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What is NFC on my Phone? How to Check if your Smartphone has NFC Option?

NFC is an acronym for Near Field Communication, and its abbreviation tells pretty much everything about it. As long as two NFC-enabled devices are near each other, they are eligible to carry out NFC-powered communication.

It should spark your mind with questions like what sort of communication does NFC empower? How close should the devices be? And above all, does your phone support NFC operations? Well, it is to answer all these questions, we have made this guide, where you’ll not only learn about ‘what is NFC on my phone?’ but also how does the technology work?

NFC was launched back in 2006 when Nokia launched its much-anticipated Nokia 6131 flip phone that had the world go crazy to feel the might of the device in their hands. Since then, the NFC technology kept progressing, phones by phones, chips by chips, and gadgets by gadgets.

To this day, you could barely spot a device not equipped with NFC, as it is due to this technology, the world is going cash, card, and touchless with making transactions, purchases, and data sharing. It doesn’t end here; there is a lot more capability NFC holds.

What is NFC on My Phone?

What is NFC on My Phone
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As we already discussed, NFC is basically Near Field Communication, where two devices have to be in close proximity to share data or carry out cash and cardless transactions. NFC is not limited to smartphones only, almost all the tablets, feature phones, and smart residential and commercial gadgets unpack with NFC, and support all respective operations.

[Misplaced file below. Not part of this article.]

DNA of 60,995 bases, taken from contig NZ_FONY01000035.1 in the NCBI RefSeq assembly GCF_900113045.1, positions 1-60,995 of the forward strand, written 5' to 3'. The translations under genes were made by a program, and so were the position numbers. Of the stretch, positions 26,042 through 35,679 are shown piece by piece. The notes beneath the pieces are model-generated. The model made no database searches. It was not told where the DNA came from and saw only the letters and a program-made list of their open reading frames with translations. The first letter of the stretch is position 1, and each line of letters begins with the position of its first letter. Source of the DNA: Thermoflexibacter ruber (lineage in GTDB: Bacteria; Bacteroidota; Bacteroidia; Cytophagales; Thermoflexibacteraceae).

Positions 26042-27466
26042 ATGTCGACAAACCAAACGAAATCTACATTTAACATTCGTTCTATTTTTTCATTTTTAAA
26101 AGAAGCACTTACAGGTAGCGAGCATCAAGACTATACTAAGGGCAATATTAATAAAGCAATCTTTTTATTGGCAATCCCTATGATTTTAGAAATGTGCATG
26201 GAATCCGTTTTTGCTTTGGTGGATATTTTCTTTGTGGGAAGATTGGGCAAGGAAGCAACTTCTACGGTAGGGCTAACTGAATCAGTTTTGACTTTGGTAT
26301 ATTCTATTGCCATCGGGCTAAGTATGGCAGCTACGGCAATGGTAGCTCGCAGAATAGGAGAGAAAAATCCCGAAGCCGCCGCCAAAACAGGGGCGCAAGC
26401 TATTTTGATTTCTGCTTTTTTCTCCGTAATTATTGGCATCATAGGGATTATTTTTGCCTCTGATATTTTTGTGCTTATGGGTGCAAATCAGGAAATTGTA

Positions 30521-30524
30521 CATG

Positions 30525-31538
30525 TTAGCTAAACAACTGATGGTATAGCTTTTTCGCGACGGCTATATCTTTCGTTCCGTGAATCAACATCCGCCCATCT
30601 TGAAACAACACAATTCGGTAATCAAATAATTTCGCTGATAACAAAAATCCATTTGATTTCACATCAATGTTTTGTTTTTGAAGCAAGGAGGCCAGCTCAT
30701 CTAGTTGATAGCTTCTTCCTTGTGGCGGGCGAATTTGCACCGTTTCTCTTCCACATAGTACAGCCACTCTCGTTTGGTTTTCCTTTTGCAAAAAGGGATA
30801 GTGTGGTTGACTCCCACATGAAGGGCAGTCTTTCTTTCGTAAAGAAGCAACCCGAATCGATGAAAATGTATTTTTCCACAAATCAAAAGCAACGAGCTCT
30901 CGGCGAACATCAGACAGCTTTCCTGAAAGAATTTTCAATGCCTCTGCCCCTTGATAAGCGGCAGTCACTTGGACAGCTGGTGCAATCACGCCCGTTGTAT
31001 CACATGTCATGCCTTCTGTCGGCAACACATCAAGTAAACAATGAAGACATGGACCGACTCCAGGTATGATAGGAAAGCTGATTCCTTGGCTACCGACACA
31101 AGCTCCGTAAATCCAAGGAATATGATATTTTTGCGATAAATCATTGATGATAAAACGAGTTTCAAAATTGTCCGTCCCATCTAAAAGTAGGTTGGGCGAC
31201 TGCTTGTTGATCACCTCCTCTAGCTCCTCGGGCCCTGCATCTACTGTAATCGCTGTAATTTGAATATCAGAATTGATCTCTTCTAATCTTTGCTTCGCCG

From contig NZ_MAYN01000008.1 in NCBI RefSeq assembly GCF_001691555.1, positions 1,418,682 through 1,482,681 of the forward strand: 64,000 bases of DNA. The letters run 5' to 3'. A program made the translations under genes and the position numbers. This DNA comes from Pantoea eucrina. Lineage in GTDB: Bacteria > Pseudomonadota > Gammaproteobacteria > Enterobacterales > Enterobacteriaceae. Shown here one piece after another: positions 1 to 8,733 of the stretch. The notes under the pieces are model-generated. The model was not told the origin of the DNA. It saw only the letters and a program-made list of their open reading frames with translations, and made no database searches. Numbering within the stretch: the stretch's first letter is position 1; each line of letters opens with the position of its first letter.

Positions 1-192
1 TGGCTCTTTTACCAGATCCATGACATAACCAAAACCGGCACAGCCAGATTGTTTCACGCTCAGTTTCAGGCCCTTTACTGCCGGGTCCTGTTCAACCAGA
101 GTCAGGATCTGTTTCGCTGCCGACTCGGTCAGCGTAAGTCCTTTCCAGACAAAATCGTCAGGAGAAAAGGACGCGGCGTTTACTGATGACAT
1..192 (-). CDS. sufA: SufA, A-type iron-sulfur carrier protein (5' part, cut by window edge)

Now you may take NFC as RFID a bit because it is natural, and also the former is a bi-product of radio-frequency identification (RFID). However, there is a difference between the two, and that is their operational distance. While RFID can read, receive, and make transactions at more than 100 feet, NFC necessitates a maximum operational distance of 4 inches.

If you bring two NFC-enabled devices within a distance of 4 inches, you can easily share the data like videos, images, audio, etc., and make cardless payments, e.g., Apple, Samsung, and Google Pay. It is the operational range of NFC that its success today has overtaken the might of credit cards.

NFC is secure, efficient, and effective. Just swipe your phone over the NFC reader, and you will be able to buy yourself a satisfactory deal of lunch from your nearest store or carry out numerous transactions alike. However, in some cases, the two NFC-enable devices might even have to touch each other to execute the action, just to prevent accidental happenings.

How Does NFC Work?

How Does NFC Work
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The answer to this question varies from smartphone to smartphone and device to device. For instance, some smartphones ask you to enable NFC manually from their Settings app, and some can initiate the data-sharing as soon as their backs touch the back of another NFC-enabled smartphone.

There is one more category, which, once brought in the circle of 4 inches, automatically starts communicating between the smartphones, and executes the process. Once you have determined if your smartphone is NFC-enabled, you’ll be able to identify to which of these categories your smartphone belongs, and avail of the NFC benefits.

Speaking of NFC-enabled smartphones, here is what devices support the Near Field Communication.

What Devices Support NFC?

What Devices Support NFC